Cozying Up With a Rising Star of ‘Whale Wars’
I, personally, watch week after week—heart pumping, cheering like it’s Monday night football! Well, just in case you were wondering what makes these selfless warriors tick, we thought we’d give you an inside look at their second mate, Peter Hammarstedt.
In Ingrid Newkirk’s new book, One Can Make a Difference, she got the chance to talk to Peter at his parents’ home in Sweden. She found out about the fascinating events that shaped his convictions on animal rights and learned exactly what it looks like to follow one’s deepest passions. Incredible! Check out this excerpt from Hammarstedt’s essay in the book:
The Canadian seal slaughter that I witnessed still gives me nightmares. People call it a “hunt” but I have yet to meet a single hunter who would call bashing baby seals over the head with clubs, “hunting.” I was there in 2005. The ice is absolutely surreal, heavenly, like a world made of broken fragments of mirrors that sparkle in the light, that reflect the colors of the rising and setting sun. It is a wonderland where mother seals come to have their babies, to leave them to bask in the sun, feeling that they are totally safe, being miles and miles away from man. Not realizing that the boats will come, that human greed will catch up with them and reduce them to a bloody pulp.
Humans don’t belong there at all. We must go there to confront the seal killers, to film what they do, to report their indefensible acts of unspeakable cruelty to the world, to witness their despicable acts that violate the International Seal Protection Act. We see an entire world of white turn to red as the seals’ blood runs across the ice. There are suddenly carcasses everywhere as the babies are killed with the blunt or sharp ends of the Hak-a-piks, and stomped, kicked more than once, sometimes six times or so with the sealers’ cleated boots.
During the hunt, I found myself running from the Royal Canadian Mounted Police. They’re there on the ice to protect seal killers, not seals. I had video evidence, and I didn’t want them to seize it. But they tackled me and knocked me to my stomach. I lay there, practicing passive resistance, my arms held behind my back. And as I turned my head, there, just two or three meters away, was a pup. I was so close to her, and her eyes and my eyes were linked together. I do believe she knew the difference, she knew I was not a sealer. As long as I lay there, she was safe.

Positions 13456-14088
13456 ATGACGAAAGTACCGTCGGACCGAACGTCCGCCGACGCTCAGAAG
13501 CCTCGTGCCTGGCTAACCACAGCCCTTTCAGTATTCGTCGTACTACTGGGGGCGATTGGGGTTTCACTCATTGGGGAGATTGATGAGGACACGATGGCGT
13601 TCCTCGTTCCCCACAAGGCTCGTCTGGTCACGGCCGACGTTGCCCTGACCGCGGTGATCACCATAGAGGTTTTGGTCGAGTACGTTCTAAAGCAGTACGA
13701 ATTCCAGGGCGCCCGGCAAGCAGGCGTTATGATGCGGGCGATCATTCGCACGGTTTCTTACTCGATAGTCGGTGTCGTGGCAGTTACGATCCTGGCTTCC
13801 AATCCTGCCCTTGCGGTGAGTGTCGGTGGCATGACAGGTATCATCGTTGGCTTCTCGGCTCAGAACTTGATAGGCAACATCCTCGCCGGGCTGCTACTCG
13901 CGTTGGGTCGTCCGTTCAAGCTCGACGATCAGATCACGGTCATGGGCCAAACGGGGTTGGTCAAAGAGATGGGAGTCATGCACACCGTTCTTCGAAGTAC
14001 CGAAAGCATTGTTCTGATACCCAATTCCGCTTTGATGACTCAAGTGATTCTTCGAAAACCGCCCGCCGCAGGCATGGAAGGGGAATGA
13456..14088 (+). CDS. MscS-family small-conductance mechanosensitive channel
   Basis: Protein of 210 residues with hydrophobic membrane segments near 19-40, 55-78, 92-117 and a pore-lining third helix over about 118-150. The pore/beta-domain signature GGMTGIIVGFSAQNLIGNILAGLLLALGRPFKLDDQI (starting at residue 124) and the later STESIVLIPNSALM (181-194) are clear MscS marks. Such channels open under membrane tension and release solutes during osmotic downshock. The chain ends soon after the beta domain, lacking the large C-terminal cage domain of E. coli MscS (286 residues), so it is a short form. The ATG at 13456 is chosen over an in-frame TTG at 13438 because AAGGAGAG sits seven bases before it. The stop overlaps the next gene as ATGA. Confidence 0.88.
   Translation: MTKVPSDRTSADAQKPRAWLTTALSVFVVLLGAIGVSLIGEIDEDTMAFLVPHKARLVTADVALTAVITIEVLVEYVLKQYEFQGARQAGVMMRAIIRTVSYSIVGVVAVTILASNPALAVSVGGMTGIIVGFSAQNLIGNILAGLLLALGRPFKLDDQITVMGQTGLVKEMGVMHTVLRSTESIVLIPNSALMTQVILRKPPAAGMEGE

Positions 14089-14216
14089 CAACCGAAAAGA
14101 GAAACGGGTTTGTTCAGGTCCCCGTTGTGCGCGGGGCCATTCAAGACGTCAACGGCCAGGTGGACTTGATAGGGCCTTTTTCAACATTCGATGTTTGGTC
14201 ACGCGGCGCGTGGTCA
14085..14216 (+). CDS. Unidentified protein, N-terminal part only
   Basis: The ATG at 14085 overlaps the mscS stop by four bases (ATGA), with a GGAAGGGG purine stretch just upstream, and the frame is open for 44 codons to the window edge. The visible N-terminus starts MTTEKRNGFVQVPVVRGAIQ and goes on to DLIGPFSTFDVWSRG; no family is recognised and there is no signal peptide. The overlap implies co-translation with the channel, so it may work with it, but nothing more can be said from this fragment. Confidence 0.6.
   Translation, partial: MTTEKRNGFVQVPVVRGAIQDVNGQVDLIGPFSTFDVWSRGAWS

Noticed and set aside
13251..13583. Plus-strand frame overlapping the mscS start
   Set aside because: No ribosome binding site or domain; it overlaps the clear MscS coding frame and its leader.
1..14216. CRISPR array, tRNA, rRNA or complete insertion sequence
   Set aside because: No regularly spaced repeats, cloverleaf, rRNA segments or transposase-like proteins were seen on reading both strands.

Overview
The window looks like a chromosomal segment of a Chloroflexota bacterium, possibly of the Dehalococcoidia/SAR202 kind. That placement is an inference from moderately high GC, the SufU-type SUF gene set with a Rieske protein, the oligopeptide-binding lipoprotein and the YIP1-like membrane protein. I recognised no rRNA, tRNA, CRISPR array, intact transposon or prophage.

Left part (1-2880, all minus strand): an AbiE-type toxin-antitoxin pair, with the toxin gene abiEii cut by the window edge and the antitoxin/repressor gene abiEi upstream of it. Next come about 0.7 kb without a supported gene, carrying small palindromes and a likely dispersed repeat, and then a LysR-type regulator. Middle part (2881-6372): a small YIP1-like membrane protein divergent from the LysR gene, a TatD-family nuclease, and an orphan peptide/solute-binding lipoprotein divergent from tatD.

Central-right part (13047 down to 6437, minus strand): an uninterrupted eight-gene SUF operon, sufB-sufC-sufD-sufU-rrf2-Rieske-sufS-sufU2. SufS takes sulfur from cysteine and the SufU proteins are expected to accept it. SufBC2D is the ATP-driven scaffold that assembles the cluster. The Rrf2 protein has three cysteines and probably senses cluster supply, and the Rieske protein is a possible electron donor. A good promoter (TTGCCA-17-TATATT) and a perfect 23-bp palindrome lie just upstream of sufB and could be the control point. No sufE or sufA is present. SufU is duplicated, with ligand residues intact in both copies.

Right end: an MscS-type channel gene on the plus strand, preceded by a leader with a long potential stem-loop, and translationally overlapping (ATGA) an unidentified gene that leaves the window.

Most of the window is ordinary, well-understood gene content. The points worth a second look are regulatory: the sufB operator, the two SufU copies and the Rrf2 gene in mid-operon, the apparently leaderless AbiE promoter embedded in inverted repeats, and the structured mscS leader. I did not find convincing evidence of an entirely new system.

On a good day, we can stop sealing, but the hunt is massive, and they keep coming back. When I know I have saved a seal, it is an extremely personal experience. I don’t care then if I am locked up for years! We’re often assaulted, but we have to stand our ground. Our clients are the marine animals who have no way to fight for their lives; no power. I think Captain Watson (founder of the Sea Shepherd Conservation Society and founding director of Greenpeace Foundation) speaks for all of us, whether we are on the ice floes or the high seas. When he was challenged about sinking an empty whaling vessel in Iceland, he said, “The hell with you. I didn’t do it for you. I did it for the whales. Find me a whale who would disagree and I’ll stop.” These sea animals have real intelligence, which means they absolutely want to live in harmony with the world. Even the “stupidest” of animals wants that. Captain Watson was once confronted by a whaling boat captain who told him that the reason it is acceptable for human beings to slaughter these magnificent mammals is because “we” have moral reason and intelligence. Captain Watson just stared at him. What is the good of reason and intelligence if all you do is use it to harm others?
Written by Missy Lane
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